Great toolkits strive to offer a cohesive environment where tasks can be done in a simple and obvious manner. We built the data model in Farseer so that it mirrors business structures in a natural way, by breaking down your organizational units into more specific subunits. This helps you grasp the big picture at first and then drill down into the details if the need arises. The most specific parts of the model are flows which actually represent your data in the form of monthly time series arrays of cells.

Traversing a typical business hierarchy in Farseer

Traversing a typical business hierarchy in Farseer

This hierarchical model has many benefits as company departments and employee responsibilities align with the data model itself. There are also some drawbacks inherent to this model:

  1. Parts of the hierarchy might be derived from other parts
  2. You may want to represent a data point as a calculation of other data points around it
  3. Time series data in a flow obeys some law or formula and calculates itself, given a starting point
  4. You want to experiment with your data without actually changing it, to see how it would behave after a business decision or external effect that you can somehow express
  5. You want to summarize or refer to only certain aspects or parts of the hierarchy

All of these problems can be naively resolved by duplicating parts of the hierarchy into multiple places where they are needed, or doing math by hand and entering the resulting data. This works although it’s tedious, and will probably lead to a cluttered data model in the long run. You would also have to remember to update every copied instance of a data point by hand if it changes.

We’ll cover better ways of solving most of the above shortcomings in this post, and leave 3. and 4. for the next post in this series.

Expressions as the answer

If you look at the drawbacks, it’s obvious that we need a way to make flows smarter. They needn’t hold the actual data itself but merely point to other flows. That would provide a single source of truth, and when the source flow is altered, the changes are reflected in all the smart flows that to refer to it. Then we wouldn’t need to copy anything or update copies when the original data changes, as it would happen automatically.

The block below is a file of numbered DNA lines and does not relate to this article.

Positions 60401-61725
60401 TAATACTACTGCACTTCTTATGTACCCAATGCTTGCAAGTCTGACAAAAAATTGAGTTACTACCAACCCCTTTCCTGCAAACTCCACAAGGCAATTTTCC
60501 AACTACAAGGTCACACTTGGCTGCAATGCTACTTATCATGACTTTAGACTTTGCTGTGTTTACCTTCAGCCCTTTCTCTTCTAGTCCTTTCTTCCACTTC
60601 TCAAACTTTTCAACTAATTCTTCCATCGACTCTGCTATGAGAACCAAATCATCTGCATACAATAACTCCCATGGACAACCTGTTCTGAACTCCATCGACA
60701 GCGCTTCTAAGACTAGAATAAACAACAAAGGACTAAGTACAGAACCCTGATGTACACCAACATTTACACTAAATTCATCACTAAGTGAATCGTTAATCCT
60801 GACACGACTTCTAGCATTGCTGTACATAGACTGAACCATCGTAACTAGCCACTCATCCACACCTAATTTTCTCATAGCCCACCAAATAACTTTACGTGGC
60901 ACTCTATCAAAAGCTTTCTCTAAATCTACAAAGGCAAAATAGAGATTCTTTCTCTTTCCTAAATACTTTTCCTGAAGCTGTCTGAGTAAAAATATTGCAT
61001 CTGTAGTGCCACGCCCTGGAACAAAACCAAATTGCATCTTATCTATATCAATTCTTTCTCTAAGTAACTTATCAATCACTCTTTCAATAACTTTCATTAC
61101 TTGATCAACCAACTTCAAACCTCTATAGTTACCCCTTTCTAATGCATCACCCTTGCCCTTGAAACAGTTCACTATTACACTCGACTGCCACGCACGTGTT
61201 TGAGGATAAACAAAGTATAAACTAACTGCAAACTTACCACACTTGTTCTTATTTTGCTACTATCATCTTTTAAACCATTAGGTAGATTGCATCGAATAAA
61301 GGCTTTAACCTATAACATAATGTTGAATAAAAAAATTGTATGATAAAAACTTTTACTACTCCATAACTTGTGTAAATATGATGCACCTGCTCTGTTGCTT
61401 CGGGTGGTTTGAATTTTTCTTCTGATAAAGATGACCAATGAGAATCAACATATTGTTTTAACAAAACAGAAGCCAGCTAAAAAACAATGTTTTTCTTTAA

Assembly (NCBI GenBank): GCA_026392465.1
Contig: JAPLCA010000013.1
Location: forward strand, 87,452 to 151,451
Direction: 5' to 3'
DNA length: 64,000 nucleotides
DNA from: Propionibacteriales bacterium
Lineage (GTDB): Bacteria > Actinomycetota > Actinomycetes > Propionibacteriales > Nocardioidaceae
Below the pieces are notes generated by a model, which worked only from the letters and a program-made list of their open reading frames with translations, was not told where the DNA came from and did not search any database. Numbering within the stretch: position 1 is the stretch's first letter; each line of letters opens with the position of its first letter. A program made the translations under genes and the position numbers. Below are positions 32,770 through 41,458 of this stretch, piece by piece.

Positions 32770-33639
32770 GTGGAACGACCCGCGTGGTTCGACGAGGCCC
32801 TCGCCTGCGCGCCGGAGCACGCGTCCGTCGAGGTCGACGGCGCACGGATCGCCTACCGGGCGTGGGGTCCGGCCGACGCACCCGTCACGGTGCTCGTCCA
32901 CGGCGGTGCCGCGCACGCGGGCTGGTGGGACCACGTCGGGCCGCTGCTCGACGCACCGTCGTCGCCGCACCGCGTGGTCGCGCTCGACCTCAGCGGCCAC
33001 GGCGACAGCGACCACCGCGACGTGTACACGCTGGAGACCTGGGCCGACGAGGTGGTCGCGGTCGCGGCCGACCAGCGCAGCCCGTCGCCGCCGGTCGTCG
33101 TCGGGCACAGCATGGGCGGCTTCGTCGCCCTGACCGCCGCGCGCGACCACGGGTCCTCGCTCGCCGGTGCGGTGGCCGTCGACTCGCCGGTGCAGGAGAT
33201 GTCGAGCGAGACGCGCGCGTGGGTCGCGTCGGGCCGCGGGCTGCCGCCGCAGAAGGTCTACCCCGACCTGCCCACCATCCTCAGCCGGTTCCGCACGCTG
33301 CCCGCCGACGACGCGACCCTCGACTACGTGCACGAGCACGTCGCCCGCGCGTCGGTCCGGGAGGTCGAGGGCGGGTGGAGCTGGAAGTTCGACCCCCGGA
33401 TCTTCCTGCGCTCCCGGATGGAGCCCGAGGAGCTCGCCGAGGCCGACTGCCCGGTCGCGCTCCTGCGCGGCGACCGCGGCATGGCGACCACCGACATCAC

The basics

In Farseer terminology, we can edit a flow’s expression to tell it from where and how should it derive its data. We do this by entering the expression as a valid string that adheres to a number of simple rules which we’ll look at later. Expressions can be thought of similarly as formulas in Excel, with a slight difference – formulas have to be assigned to every individual cell in Excel, and our expressions refer to whole flows.

Expressions are edited in the Expression ribbon of the Flow Manager. Say we want to make a new flow called B and simply reference data from an existing flow called A. We start by typing A in the Expression editor and see that A is offered in the popup typeahead window.

Image of the Farseer expression editor dropdown menu

A listing of possible constructs available for inserting into the expression, based on the user input of “A”

Pressing the return key substitutes what we entered with #1. In order to refer to flows in a concise way, they have reference numbers which can be made visible in the View options of the Flow Manager. Flow A has a reference number of #1, and if we point our cursor at it, a description will pop up and show us what #1 means. Flow names can be arbitrarily long, and our more complicated expressions could get hard to read so it’s better to represent them with reference numbers as a shorthand. The typeahead and helper windows provide a way of using expressions without ever having to see reference numbers, but you can also enter reference numbers directly from the Flow Manager if you find that more convenient.


So now we have a new flow B that contains the same data as A. If we wanted to, we could edit data in B. Because references work only in one direction (B refers to A), we can safely edit (or more precisely, overwrite) values in B, and A will not change.

Referencing a flow in the expression field

Flow B copies most values from flow A (shown as blue), and has one overwritten value for March in the Plan variation

Chained references also work, so we could create a flow C that refers to B. It will get data from B, and B will forward it from A, along with its own overwritten values.

Chained references of three flows - diagram

C is derived from B which is, in turn, derived from A.

You can also make references to clusters – the only difference is that clusters have their reference numbers in special form, eg #c21 (notice the c).